Elder financial abuse is increasing, and instances of this crime are predicted to rise as our population ages. Those over the age of 50 are most at risk but it can happen to anyone – including you.

 

Relationships Australia define elder financial abuse as:

“The illegal, mismanagement or improper use of the older person’s finances. This includes stealing money or possessions, controlling their finances without permission, threats or coercion to gain power of attorney or pressuring them for early inheritances.”

 

This crime is not committed by a stranger, but by a person or people who are trusted by the older person. As such, instances of elder financial abuse can be difficult to talk about and are often unreported because victims are too frail or ashamed to report the fraud.

 

This type of abuse manifests in many ways and can take place over an extended time period.

 

Why does elder financial abuse occur?

Isolation and dependence on others: older people can become isolated and dependent on those they trust: family members, neighbours or carers, which makes them especially vulnerable. Others at high risk include those who have a physical or mental disability or a limited understanding of financial matters, perhaps due to language skills or cultural attitudes. Sadly, anyone who is reliant on others is at risk of financial abuse.

 

Inheritance impatience: this is the biggest cause of elder financial abuse and refers to family members pre-empting their inheritance to purchase goods using their elderly relative’s funds. Instances of this wrongful sense of entitlement are increasing, which has prompted a banking industry push for new legislation. According to the Australian Banking Association, six out of ten Australians have concerns that someone they know will become a victim of elder financial abuse.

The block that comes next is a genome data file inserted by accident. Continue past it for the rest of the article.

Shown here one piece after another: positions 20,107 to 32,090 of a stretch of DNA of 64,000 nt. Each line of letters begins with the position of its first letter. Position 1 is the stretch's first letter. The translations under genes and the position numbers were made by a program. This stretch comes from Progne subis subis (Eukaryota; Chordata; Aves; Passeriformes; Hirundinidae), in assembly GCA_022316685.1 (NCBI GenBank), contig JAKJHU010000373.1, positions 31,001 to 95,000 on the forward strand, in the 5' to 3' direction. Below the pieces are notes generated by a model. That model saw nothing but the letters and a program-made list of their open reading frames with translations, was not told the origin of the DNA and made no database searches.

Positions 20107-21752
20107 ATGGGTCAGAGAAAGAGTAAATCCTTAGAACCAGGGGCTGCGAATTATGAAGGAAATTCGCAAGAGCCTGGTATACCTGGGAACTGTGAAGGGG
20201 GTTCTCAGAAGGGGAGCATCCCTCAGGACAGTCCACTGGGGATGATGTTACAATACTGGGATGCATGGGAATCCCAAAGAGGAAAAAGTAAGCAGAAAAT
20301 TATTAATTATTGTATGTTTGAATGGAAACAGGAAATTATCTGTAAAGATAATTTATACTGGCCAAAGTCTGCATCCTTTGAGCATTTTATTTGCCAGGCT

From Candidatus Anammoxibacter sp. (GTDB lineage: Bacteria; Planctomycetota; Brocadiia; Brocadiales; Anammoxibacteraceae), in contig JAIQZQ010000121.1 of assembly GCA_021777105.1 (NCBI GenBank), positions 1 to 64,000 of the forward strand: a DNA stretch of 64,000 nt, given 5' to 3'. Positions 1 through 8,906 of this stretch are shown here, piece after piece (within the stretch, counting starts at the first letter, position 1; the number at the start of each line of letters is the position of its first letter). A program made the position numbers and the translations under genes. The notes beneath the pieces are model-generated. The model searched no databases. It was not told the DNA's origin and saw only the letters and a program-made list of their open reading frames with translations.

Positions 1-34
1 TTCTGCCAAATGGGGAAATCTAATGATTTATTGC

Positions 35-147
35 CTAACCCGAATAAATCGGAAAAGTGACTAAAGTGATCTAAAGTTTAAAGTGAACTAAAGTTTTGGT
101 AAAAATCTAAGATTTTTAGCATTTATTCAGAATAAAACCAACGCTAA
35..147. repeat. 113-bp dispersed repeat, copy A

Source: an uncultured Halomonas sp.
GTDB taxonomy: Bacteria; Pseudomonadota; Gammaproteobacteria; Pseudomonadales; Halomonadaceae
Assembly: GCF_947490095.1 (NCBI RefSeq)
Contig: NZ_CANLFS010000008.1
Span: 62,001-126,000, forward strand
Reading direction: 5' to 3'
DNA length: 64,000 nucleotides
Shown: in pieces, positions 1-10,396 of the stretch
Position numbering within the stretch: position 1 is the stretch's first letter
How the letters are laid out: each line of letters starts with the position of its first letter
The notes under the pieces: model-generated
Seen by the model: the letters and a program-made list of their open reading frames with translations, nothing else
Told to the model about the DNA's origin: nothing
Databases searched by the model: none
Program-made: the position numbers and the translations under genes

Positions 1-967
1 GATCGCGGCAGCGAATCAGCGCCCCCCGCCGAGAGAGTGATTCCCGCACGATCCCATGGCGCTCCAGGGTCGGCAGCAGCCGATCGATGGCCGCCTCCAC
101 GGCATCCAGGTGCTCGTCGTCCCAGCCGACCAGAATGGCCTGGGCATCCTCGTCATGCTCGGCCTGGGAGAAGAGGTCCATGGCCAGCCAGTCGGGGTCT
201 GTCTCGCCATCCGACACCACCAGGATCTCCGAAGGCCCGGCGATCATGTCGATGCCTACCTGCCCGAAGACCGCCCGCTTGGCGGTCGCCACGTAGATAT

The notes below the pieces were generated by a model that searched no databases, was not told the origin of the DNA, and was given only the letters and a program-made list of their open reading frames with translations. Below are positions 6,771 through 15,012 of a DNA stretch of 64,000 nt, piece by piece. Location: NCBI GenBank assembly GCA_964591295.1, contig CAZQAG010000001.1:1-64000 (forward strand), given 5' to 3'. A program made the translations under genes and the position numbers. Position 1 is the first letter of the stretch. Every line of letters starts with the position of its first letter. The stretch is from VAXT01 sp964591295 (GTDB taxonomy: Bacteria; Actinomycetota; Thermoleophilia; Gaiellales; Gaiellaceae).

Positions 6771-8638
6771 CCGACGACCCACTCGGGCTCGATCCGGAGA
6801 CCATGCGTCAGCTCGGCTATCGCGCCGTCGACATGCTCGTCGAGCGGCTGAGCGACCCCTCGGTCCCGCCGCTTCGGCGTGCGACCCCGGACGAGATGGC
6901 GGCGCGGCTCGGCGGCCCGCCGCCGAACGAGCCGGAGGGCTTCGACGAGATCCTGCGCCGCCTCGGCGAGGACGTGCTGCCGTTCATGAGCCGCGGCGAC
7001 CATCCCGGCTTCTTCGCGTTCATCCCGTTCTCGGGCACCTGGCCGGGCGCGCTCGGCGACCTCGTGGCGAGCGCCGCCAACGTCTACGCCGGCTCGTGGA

How to protect yourself 

  • Make sure you have access to your own mail and do not leave any mail lying around unopened.
  • Keep your account access, i.e. access card/s and PIN/s, secure. Do not write PINs or passwords down or store them in your wallet or around the house.
  • Do not keep large amounts of cash at home.
  • Ensure that your cheque books and legal documents, such as your Will and property deeds, are stored securely.
  • Consolidate your accounts where possible so that it’s easier to spot any unusual activity.
  • Review your bank statements regularly to make sure there are no unauthorised transactions.
  • If you are considering a power of attorney, think about nominating more than one person and decide whether they will act separately or together.
  • Do not sign any documents unless you fully understand them.

Get support

It is important to build strong relationships with people who can help you or your loved ones. Ideally, form your support team from a mix of contacts. For example, your GP, your accountant or financial adviser, a friend and a family member.

 

Need help?

If you are worried that you or your loved ones are vulnerable, seek help:

  • Relationships Australia publish a list of state and territory assistance services, such as the NSW Elder Abuse Hotline 1800 628 221.
  • Lifeline provides support 24 hours a day, 7 days a week for those in crisis.
  • gov.au publish a range of resources that can help you.


At G&C Mutual Bank, our team has been trained to help identify the warning signs of financial abuse. Our members can contact us on 1300 364 400 (8.00am – 6.00pm weekdays) to discuss any concerns with their account. We’re ready to help you.


You may also find the article Elder financial abuse warning signs of interest.